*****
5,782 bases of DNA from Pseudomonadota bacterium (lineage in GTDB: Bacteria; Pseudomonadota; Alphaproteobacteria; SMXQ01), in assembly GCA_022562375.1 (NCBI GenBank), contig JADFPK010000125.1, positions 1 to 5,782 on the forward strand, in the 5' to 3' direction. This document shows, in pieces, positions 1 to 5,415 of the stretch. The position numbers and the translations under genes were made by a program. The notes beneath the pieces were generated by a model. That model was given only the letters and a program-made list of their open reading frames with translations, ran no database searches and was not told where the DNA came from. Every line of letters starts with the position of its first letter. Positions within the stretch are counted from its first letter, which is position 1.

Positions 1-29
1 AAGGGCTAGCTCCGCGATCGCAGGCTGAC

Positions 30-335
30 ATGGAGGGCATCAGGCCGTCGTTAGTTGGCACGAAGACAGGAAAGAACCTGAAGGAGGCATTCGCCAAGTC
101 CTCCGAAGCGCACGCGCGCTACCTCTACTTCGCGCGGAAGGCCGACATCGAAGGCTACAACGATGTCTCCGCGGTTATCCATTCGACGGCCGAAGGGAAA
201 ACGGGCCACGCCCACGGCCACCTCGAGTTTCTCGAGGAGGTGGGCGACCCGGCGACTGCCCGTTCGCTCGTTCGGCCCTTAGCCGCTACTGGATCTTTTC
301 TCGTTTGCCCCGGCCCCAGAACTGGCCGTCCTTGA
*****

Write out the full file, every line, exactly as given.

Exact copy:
5,782 bases of DNA from Pseudomonadota bacterium (lineage in GTDB: Bacteria; Pseudomonadota; Alphaproteobacteria; SMXQ01), in assembly GCA_022562375.1 (NCBI GenBank), contig JADFPK010000125.1, positions 1 to 5,782 on the forward strand, in the 5' to 3' direction. This document shows, in pieces, positions 1 to 5,415 of the stretch. The position numbers and the translations under genes were made by a program. The notes beneath the pieces were generated by a model. That model was given only the letters and a program-made list of their open reading frames with translations, ran no database searches and was not told where the DNA came from. Every line of letters starts with the position of its first letter. Positions within the stretch are counted from its first letter, which is position 1.

Positions 1-29
1 AAGGGCTAGCTCCGCGATCGCAGGCTGAC

Positions 30-335
30 ATGGAGGGCATCAGGCCGTCGTTAGTTGGCACGAAGACAGGAAAGAACCTGAAGGAGGCATTCGCCAAGTC
101 CTCCGAAGCGCACGCGCGCTACCTCTACTTCGCGCGGAAGGCCGACATCGAAGGCTACAACGATGTCTCCGCGGTTATCCATTCGACGGCCGAAGGGAAA
201 ACGGGCCACGCCCACGGCCACCTCGAGTTTCTCGAGGAGGTGGGCGACCCGGCGACTGCCCGTTCGCTCGTTCGGCCCTTAGCCGCTACTGGATCTTTTC
301 TCGTTTGCCCCGGCCCCAGAACTGGCCGTCCTTGA